Passing on: options for reforming inheritance taxation

Published on Intergenerational Commission, Tax and Welfare

Over the past 18 months, research for the Intergenerational Commission has illustrated how the assumption that each generation will do better than the one before it is under pressure. This paper is one of a series that moves beyond the diagnosis of these problems to consider what action is needed to address generational living standards challenges. In this paper, our focus is inheritance taxation.

With inheritances growing rapidly in importance at the same time as fiscal pressures, inheritance taxation must play its role in raising revenue in a fair way. But the current Inheritance Tax system manages to raise relatively little while also being especially unpopular. It is seen as unfair for three main reasons: taxing giving is seen as a bad thing, as is the tax’s explicit link to death; it has a high rate; and it is seen as easy for the richest to avoid due to its wide range of exemptions. This paper proposes a Lifetime Receipts Tax that would address these problems while also encouraging individuals to spread their wealth wider and raising revenue to help fix Britain’s intergenerational contract.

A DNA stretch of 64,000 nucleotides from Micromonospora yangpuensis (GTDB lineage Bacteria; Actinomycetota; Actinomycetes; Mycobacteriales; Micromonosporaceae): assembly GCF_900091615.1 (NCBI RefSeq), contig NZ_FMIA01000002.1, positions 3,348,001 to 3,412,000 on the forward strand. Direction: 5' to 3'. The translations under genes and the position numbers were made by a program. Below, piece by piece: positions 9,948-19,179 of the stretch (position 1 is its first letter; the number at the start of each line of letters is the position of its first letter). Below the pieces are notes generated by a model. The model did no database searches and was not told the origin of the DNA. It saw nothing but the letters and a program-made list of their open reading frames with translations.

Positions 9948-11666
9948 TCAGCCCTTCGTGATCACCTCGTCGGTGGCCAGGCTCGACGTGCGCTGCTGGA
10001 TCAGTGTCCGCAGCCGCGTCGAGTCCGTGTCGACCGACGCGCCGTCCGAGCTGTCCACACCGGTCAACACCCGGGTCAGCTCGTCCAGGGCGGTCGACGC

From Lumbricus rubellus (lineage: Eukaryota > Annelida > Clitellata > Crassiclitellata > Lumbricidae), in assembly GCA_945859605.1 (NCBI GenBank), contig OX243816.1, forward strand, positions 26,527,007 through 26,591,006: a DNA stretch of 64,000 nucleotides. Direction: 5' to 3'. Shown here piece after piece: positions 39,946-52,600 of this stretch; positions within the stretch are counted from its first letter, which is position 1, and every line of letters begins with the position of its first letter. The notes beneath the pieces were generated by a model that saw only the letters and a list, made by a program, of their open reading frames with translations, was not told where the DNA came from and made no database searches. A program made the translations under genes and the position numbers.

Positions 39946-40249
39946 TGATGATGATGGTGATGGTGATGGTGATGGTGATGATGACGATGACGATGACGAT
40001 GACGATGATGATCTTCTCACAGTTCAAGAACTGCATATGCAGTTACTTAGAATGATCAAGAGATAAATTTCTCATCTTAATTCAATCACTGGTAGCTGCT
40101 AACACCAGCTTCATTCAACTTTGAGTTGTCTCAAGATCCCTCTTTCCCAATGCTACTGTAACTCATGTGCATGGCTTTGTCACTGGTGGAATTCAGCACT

• Abolish Inheritance Tax and replace it with a Lifetime Receipts Tax, paid by the beneficiary
  • Give each person a Lifetime Receipts Tax Allowance of £125,000
  • Beyond the Lifetime Receipts Tax Allowance, apply a progressive rate schedule with a basic rate of 20 per cent and a higher rate of 30 per cent above £500,000
  • All lifetime gifts would be included in the tax, excluding those of £3,000 or less, but transfers between spouses would be exempt
  • Despite lower marginal rates, such a tax would raise £5 billion more than Inheritance Tax in 2020-21
  • Existing reliefs such as Business Property Relief and Agricultural Relief (which together cost £1.2 billion), the treatment of inherited pensions, and the forgiveness of Capital Gains Tax at death (costing another £1.2 billion) should also be tightened to reduce the scope for tax avoidance